Don’t Be a Teetotaler

If you do not drink alcohol, do not apply to a shop where you are required to order an alcoholic beverage. Many times, shops offer an alternative where the shopper can bring a friend and the friend can then order the alcoholic beverage. Assuming the shop instructions state that it’s okay, that will work. However, if you do not bring a friend, or your friend won’t order an alcoholic drink either, then don’t apply to the shop. Part of the shop is the required purchase of alcohol. If you are not old enough to drink legally or you do not drink alcohol for whatever reason, don’t apply to the shop. There are many times shoppers have taken shops where the alcohol requirement is specifically stated, yet they complete the shop without ordering alcohol. Upon submitting the report and follow up, they share that they do not drink for various reasons and it should be okay. Those are unfortunate times where we cannot accept the shop and cannot pay the shopper for their efforts. This is painful for both sides; the Account Manager now has to reschedule the shop, and the shopper is out the money they spent.

Keep the Protests Out of the Store

If you do not believe in the practice of wearing animal products, do not apply to a leather store shop or a shop where the products are made from animal fur, unless you are certain you can be completely objective in your evaluation and report. I had a shopper apply to a shop, perform it and then submit a report about the horrors of using animals for their fur and/or skin. She would never wear anything from an animal and was completely offended by the retailer, etc. It was clear in the shop offer and the instructions that the products that the client sold were made with animal skin. If there was any doubt, one of the questions in the report was about sheepskin. If you do not believe in eating animals or wearing animal products, please do not apply to a steakhouse restaurant shop or a retailer that sells animal derived products. You certainly have the right to wear and eat what you like; however, if your views will prohibit you from being objective, don’t apply to the shop.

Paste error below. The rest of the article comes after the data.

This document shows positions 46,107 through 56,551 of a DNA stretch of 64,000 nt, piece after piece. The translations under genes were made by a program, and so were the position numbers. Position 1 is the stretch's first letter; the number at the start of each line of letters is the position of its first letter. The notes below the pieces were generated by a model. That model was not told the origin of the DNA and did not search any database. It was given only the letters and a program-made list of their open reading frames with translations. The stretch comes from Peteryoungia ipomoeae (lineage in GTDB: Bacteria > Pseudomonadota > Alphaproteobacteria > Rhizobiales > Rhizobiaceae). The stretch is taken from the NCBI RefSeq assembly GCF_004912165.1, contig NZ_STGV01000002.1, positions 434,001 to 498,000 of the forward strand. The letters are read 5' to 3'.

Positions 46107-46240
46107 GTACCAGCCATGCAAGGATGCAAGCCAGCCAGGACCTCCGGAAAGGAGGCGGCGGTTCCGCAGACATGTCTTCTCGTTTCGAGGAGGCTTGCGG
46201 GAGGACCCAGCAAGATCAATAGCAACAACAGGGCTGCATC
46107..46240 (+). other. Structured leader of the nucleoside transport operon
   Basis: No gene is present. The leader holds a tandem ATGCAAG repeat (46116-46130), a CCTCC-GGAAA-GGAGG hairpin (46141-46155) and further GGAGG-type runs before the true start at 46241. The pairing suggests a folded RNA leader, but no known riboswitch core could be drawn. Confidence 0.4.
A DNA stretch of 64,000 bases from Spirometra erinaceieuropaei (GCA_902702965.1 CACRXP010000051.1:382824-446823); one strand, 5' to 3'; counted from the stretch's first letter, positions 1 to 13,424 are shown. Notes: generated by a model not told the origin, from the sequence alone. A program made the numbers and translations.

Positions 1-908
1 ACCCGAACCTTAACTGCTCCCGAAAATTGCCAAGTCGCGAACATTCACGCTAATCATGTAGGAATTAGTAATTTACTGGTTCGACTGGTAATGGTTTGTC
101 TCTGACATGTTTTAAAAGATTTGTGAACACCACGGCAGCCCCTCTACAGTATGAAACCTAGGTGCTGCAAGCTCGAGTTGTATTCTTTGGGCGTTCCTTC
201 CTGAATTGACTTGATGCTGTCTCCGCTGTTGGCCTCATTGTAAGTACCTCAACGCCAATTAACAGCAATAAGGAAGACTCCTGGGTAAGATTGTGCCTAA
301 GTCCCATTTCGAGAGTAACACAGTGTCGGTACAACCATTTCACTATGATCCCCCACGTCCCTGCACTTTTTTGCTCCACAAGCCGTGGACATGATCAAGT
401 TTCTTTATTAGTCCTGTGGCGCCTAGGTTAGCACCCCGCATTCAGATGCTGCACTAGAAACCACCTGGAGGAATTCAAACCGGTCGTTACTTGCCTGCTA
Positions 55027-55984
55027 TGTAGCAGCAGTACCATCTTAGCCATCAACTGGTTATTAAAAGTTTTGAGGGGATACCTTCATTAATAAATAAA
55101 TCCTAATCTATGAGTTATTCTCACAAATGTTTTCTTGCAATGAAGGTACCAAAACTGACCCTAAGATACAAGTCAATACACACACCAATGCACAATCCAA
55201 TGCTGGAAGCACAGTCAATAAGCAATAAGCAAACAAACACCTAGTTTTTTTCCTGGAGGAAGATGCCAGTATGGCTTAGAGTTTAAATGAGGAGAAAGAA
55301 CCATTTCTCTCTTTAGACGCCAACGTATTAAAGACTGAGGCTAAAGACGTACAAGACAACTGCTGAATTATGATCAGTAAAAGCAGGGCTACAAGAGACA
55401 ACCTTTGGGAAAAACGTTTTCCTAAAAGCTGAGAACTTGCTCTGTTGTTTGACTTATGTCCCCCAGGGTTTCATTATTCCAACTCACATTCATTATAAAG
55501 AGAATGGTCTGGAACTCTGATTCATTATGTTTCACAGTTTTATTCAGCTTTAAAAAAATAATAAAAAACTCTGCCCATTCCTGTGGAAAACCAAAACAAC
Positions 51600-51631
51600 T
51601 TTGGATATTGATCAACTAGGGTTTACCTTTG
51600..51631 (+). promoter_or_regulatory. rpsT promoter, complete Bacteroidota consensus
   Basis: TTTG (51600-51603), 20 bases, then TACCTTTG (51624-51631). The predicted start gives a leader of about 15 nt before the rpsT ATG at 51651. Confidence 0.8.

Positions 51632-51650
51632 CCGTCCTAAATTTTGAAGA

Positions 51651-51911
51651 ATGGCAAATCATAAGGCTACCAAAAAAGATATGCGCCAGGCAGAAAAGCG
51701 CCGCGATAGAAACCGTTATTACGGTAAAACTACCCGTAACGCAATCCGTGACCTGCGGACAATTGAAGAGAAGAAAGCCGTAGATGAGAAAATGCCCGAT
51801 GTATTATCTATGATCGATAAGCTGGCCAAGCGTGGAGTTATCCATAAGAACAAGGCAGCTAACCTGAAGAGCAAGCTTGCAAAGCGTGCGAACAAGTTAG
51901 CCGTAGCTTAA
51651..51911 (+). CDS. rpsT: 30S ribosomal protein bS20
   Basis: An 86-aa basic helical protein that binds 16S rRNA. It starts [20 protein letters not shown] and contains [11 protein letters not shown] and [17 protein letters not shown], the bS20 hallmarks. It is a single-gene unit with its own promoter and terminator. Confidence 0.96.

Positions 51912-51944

Gender Roles

If you are a woman, unless the shop says that you can bring a male with you or that your scenario is that you are shopping for a gift, please do not apply to a male clothing store shop. The same is true for men applying to women’s shops. I don’t know how many emails I get from male shoppers asking to perform some of my women’s shops where the shop offer clearly states that the shop is for female shoppers only and a women’s article of clothing must be tried on. Some of this can stem from not reading the posted information; sometimes shoppers know they need to be “quick on the draw” when applying for more popular shops, and don’t read the part where it has to be a specific gender.

Again, most of the time, mystery shopping providers are very clear regarding who can perform their shops. Just make sure to check that you fit the requirements. However, if there are no requirements, use common sense and a little research to find out if you would be an appropriate applicant for the shop. Please be aware that age, height, or weight parameters are not discriminations. You can’t sue anyone because you can’t apply to a shop. There are parameters because the market research that the client requires must be based on a certain focus group. It’s a marketing issue, not discrimination issue.